This chapter offers a critique of intelligentdesign arguments against evolution and a philosophical discussion of the nature of science, drawing several lessons for the teaching of evolution and for science education in general. I discuss why Behe’s irreducible complexity argument fails, and why his portrayal of organismal systems as machines is detrimental to biology education and any under-standing of how organismal evolution is possible. The idea that the evolution of complex organismal features is too unlikely to have (...) occurred by random mutation and selection (as recently promoted by Dembski) is very widespread, but it is easy to show students why such small probability arguments are fallacious. While intelligentdesign proponents have claimed that the exclusion of supernatural causes mandated by scientific methods is dogmatically presupposed by science, scientists have an empirical justification for using such methods. This justification is instructive for my discussion of how to demarcate science from pseudoscience. I argue that there is no universal account of the nature of science, but that the criteria used to judge an intellectual approach vary across historical periods and have to be specific to the scientific domain. Moreover, intellectual approaches have to be construed as practices based on institutional factors and values, and to be evaluated in terms of the activities of their practitioners. Science educators should not just teach scientific facts, but present science as a practice and make students reflect on the nature of science, as this gives them a better appreciation of the ways in which intelligentdesign falls short of actual science. (shrink)
When proponents of IntelligentDesign theory deny that their theory is religious, the minimalistic theory they have in mind is the claim that the irreducibly complex adaptations found in nature were made by one or more intelligent designers. The denial that this theory is religious rests on the fact that it does not specify the identity of the designer—a supernatural God or a team of extra-terrestrials could have done the work. The present paper attempts to show that (...) this reply underestimates the commitments of the mini-ID Theory. The mini-ID theory, when supplemented with four independently plausible further assumptions, entails the existence of a supernatural intelligent designer. It is further argued that scientific theories, such as the Darwinian theory of evolution, are neutral on the question of whether supernatural designers exist. (shrink)
i The 2005 decision by Judge John E. Jones in Kitzmiller v. Dover Area School District was celebrated by all red-blooded American liberals as a victory over the forces of darkness. The result was probably inevitable, in view of the reckless expression by some members of the Dover School Board of their desire to put religion into the classroom, and the clumsiness of their prescribed statement in trying to dissimulate that aim.1 But the conﬂicts aired in this trial—over the status (...) of evolutionary theory, the arguments for intelligentdesign, and the nature of science—reveal an intellectually unhealthy situation. The political urge to defend science education against the threats of religious orthodoxy, understandable though it is, has resulted in a counterorthodoxy, supported by bad arguments, and a tendency to overstate the legitimate scientiﬁc claims of evolutionary theory. Skeptics about the theory are seen as so dangerous, and so disreputably motivated, that they must be denied any shred of.. (shrink)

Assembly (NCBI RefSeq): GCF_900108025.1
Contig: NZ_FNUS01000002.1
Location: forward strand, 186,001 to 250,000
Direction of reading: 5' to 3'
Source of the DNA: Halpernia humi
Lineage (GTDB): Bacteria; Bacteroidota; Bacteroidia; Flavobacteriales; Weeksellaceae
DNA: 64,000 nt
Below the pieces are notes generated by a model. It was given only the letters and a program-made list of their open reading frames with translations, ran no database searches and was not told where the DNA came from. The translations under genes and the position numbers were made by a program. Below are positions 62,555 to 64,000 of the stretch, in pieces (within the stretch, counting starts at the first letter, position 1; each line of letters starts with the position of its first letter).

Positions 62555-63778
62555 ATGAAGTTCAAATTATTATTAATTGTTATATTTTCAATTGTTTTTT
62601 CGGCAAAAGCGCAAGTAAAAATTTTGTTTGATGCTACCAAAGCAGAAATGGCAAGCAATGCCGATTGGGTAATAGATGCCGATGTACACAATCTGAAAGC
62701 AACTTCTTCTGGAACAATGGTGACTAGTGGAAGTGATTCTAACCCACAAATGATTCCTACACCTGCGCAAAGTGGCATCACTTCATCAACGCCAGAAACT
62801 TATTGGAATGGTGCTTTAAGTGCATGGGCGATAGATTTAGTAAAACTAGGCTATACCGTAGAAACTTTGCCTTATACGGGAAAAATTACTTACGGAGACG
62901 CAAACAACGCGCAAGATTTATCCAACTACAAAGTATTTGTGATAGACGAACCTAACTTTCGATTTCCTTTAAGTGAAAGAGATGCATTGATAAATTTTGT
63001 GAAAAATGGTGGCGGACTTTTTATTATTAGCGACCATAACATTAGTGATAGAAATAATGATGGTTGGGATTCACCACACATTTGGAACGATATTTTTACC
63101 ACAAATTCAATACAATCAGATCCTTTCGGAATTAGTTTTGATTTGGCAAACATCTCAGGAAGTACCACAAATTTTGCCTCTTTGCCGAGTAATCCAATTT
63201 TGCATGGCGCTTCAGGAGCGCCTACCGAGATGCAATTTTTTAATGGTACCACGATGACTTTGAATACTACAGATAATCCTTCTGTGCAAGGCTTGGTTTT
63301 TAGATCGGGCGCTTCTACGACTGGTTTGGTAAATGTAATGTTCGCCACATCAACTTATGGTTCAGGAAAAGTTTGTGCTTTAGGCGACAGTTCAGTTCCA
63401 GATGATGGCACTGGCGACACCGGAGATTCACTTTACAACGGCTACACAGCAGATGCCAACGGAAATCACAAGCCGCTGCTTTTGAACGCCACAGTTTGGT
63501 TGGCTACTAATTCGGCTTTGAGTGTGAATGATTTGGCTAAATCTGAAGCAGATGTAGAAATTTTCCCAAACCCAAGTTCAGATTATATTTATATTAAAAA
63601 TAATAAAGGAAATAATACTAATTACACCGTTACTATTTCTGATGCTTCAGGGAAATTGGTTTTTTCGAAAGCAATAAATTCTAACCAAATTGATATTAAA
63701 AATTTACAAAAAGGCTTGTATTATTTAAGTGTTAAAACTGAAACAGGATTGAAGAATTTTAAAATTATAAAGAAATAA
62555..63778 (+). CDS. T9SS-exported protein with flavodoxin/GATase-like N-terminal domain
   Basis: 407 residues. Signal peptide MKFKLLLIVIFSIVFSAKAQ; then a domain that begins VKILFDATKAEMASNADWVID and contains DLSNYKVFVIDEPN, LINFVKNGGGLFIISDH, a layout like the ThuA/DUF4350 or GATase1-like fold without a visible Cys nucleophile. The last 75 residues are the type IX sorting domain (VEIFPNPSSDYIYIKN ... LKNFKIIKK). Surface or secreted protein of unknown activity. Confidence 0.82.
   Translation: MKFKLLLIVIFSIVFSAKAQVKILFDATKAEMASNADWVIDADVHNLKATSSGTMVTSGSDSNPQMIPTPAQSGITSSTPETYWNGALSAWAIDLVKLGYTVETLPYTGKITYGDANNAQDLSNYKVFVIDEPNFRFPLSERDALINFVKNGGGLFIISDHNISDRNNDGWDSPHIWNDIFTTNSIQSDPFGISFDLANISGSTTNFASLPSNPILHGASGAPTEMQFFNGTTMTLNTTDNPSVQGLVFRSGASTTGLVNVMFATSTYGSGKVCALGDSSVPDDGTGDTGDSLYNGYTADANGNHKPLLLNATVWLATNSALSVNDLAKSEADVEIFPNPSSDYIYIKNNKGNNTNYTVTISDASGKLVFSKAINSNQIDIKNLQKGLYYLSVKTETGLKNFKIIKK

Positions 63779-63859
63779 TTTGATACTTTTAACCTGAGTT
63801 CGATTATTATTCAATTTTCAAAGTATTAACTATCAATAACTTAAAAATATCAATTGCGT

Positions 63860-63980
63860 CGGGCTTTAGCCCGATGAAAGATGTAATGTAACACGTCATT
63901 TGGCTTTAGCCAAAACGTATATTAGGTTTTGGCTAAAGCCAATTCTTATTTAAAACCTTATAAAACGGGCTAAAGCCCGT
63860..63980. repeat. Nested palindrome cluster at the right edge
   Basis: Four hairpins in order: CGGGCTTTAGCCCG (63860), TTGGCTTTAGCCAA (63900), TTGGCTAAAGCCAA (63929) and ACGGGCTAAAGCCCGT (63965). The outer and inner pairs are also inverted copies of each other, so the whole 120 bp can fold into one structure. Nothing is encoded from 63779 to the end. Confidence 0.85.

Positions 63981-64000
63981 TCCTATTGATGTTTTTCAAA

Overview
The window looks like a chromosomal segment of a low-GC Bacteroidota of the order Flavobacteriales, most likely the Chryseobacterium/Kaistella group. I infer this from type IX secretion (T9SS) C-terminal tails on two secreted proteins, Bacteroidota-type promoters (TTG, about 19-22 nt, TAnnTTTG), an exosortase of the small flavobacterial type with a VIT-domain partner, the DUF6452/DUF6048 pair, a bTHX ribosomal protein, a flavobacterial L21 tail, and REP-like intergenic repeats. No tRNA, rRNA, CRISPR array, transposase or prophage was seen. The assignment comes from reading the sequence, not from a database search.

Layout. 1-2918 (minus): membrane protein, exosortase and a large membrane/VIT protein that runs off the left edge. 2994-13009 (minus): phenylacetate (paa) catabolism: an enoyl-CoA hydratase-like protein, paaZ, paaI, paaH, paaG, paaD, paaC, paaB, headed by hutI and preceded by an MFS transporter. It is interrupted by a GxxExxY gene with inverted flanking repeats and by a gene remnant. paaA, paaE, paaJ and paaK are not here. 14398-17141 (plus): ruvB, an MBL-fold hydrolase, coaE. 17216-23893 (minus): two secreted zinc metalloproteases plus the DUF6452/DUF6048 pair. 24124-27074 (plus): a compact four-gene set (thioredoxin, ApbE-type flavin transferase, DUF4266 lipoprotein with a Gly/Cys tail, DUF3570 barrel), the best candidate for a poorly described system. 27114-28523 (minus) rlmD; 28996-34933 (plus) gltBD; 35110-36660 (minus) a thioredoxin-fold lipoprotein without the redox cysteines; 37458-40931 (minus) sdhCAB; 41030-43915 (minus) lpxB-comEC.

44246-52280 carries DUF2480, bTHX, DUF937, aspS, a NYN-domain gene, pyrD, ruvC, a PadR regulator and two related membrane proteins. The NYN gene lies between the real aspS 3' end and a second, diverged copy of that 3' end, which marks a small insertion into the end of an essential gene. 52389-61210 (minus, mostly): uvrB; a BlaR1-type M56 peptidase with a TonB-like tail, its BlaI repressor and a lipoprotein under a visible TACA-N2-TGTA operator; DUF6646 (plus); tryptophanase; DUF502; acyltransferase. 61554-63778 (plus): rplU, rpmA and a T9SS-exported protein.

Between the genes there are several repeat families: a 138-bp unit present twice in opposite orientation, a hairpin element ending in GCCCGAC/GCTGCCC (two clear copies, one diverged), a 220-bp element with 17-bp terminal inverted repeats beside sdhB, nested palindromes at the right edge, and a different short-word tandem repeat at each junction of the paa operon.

Tennis players have more physical training content, and the training items are complex. For athletes, training programs that adapt to their individual characteristics should be formulated according to their physical characteristics. The current development of big data has brought about changes in thinking, management, and business models. The combination of complex systems and big data can also make breakthroughs in the sports field. Based on this, this article proposes a tennis player training schedule intelligent formulation system based on complex (...) system big data. First of all, this article adopts the literature data method, comparative analysis method, experimental analysis method, etc., in-depth study of the concepts of big data, complex system, and the physical structure characteristics of tennis sports. This paper designs an intelligent system for making tennis players’ training schedule, which collects, transforms, and integrates tennis training data through the characteristics of big data. Then, the dynamic time regulation of tennis is performed through a complex system, and finally, the experimental system is analyzed. This article mainly analyzes the comparison of physical indicators between the experimental group and the control group before and after the experiment, the evaluation indicators of sports events, the strength training effects of tennis events, and the analysis of shoulder joint tests. There is no significant difference between the experimental group and the control group in the items before the experiment, P > 0.05, which suggests that the physical fitness of the two groups of athletes is similar; in the posttest data, the experimental group and the control group have significant differences, P < 0.05, indicating an effect from the experiment. In particular, in fan running, forward and backward strokes, and the serve, the scores of the experimental group were higher than those of the control group, indicating that the use of the formulated training system demonstrated significant results. (shrink)